Women’s History Month: Celebrating the Women Who Helped Shape Cardiology
Women’s History Month is the perfect time to celebrate the incredible achievements of the women who have shaped the field of cardiology. Although women remain underrepresented in cardiology, we can take inspiration from the trailblazing women who have made outsized contributions to the field since the very beginning. The contributions of these remarkable women have left an indelible mark on cardiology, and they deserve to be recognized and celebrated. Here are some of the pioneering women in cardiology who have inspired us this International Women´s Day:
Maude Abbott – Congenital breakthrough in the 1930s
Maude Abbott was a Canadian cardiologist who graduated as the only woman in her class at Bishop’s University in 1894 – winning the Chancellor’s Prize while doing so. Even so, she faced prejudice after graduation and couldn’t find a position at a Canadian hospital. She headed to Europe to finish her training and came back to Montreal, becoming the assistant curator of the McGill University Medical Museum in 1898.
Around that same time, she opened her own practice in Montreal and began specializing in caring for women and children, fast becoming an authority on congenital heart defects, particularly in newborn babies. She is credited with having saved the lives of many such newborns.
Eventually, Abbott became a professor in McGill University’s Pathology department, and published more than 100 papers and books before retiring in 1936 – the same year she wrote what is perhaps her crowning achievement, the Atlas of Congenital Cardiac Disease. Using over a thousand clinical and post-mortem case records, the Abbott’s Atlas pioneered a new classification system for congenital heart disease. It remains a defining piece of literature in the field.
Helen B. Taussig – Pediatric cardiology pioneer
A graduate of Johns Hopkins School of Medicine who went on to head the university hospital’s pediatric unit, Taussig is widely recognized as the founder of modern pediatric cardiology. Forging ahead based in Maude Abbott’s groundwork on congenital heart disease, Taussig proposed an operation that would correct the congenital heart defect responsible for so-called “blue baby” syndrome. Just three years later in 1944, the operation was successfully performed for the first time. It was for this achievement that then US President Lyndon B. Johnson awarded her the Presidential Medal of Freedom – the highest civilian honour in the US. In 1965, she became the first woman to be President of the American Heart Association.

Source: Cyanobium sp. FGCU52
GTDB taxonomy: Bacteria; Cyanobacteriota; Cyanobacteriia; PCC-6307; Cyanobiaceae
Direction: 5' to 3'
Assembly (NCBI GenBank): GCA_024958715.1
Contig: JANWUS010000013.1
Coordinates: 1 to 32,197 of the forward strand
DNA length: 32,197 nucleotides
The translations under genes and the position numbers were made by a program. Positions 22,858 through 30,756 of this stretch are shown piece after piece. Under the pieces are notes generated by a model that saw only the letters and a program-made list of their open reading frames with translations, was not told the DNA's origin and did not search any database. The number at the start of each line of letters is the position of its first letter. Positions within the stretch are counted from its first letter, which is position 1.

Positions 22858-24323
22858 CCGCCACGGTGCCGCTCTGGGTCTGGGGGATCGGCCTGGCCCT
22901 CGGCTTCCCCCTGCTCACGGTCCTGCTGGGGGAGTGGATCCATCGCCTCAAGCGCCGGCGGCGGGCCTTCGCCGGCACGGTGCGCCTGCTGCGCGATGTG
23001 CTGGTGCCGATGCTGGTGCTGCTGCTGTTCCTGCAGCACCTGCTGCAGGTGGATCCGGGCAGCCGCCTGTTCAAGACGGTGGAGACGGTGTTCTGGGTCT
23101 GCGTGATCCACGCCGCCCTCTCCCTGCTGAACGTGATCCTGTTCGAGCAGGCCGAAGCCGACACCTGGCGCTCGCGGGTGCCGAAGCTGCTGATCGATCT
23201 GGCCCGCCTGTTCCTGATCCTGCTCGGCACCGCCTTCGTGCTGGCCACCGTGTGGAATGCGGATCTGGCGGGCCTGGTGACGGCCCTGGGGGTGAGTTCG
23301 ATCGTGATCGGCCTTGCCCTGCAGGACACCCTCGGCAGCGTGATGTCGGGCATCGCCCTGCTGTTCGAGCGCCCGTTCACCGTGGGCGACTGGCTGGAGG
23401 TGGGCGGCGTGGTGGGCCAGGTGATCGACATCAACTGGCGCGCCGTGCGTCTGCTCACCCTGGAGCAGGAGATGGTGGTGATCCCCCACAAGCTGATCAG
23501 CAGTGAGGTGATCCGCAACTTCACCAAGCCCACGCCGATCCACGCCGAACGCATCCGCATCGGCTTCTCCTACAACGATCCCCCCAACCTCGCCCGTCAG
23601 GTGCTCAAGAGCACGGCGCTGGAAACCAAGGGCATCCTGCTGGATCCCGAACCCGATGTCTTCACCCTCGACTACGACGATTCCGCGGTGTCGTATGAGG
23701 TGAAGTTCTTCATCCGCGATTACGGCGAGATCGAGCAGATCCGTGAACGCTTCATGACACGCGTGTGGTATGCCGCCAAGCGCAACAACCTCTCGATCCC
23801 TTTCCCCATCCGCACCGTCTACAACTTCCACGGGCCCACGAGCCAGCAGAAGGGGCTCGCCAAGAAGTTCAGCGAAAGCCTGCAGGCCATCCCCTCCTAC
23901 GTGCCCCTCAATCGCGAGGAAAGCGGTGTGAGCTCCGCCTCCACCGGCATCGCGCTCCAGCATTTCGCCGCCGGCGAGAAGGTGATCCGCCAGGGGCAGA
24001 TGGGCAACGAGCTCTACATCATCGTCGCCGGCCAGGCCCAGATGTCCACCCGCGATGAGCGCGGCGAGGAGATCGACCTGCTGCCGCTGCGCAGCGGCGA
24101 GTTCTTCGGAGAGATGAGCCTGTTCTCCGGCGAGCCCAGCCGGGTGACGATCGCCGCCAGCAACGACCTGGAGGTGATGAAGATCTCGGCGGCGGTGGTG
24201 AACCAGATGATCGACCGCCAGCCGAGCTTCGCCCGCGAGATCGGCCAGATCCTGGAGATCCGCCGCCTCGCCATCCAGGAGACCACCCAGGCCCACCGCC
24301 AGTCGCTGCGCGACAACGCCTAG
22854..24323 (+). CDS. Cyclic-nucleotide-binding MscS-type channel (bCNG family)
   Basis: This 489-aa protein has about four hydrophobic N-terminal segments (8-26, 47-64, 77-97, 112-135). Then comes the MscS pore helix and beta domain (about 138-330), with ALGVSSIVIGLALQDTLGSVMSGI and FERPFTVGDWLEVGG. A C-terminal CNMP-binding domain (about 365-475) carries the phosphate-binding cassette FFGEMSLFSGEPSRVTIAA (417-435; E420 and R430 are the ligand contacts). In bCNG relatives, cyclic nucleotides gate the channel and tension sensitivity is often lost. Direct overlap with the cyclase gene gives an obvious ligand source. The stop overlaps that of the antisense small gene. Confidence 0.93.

Myra Adele Logan – Trailblazing surgeon
Born in the US state of Alabama in 1908 as the eighth child of Warren and Adella Hunt Logan, young Myra’s mother was active in the suffragette movement and had a college degree. Her parents defied the norms of the time, especially for African Americans, and Myra had plenty of encouragement from home during her studies. She graduated as valedictorian in 1927 from Atlanta University and later earned a Master in Psychology from Columbia University.
In 1933, she would begin working in Harlem Hospital’s emergency room and only a decade later, in 1943, she became the first woman in the world to perform open-heart surgery. What’s more, open-techniques were so new at the time that Logan was also only the ninth person in the world to have performed the surgery at the time.
In the 1960s, her research into breast cancer saved many lives, by developing a more accurate x-ray that could detect tumours earlier. Throughout her whole career, she remained dedicated to many causes, volunteering much of her time. She served on numerous organization committees, including the National Association for the Advancement of Colored People (NAACP) and Planned Parenthood.
Celia Mary Oakley – A leader in British and European cardiology
Having graduated from the Royal Free School of Medicine in 1954, Celia Mary Oakley was one of the first women to practice cardiology in the United Kingdom. Starting as a house physician at the Royal Free School, she eventually spent most of her career at Hammersmith Hospital. There, she formed part of the team that coined the term hypertrophic cardiomyopathy, where the heart muscle thickens, impairing its function.
Considered one of the most outstanding cardiologists of her era, Oakley was one of the founding members of the European Society of Cardiology (ESC), which now represents over 80,000 professionals in 57 member countries. Its annual congress is the world’s largest cardiology congress. From 1995 to 1998, she served as Chair of the ESC’s working group on valve disease.
During Women's History Month, we celebrate the legacies of the pioneering women in cardiology while acknowledging that there is still a long way to go in improving the representation of women in this field. Fortunately, there are several organizations committed to advancing this goal, such as Women in Cardiology (WIC) and Women in Innovations (WIN) for female interventional cardiologists in the US, the European Society of Cardiology Women in Cardiology (ESC WIC), and Women In Cardiology in the UK.
These networks are just a few examples of the many resources available to women or female physicians in cardiology around the world. They provide valuable opportunities for networking, mentorship, and support, helping to promote greater gender equity and diversity in the field.
We hope that the inspiring stories of female pioneers in cardiology will encourage young girls everywhere to follow in their footsteps.
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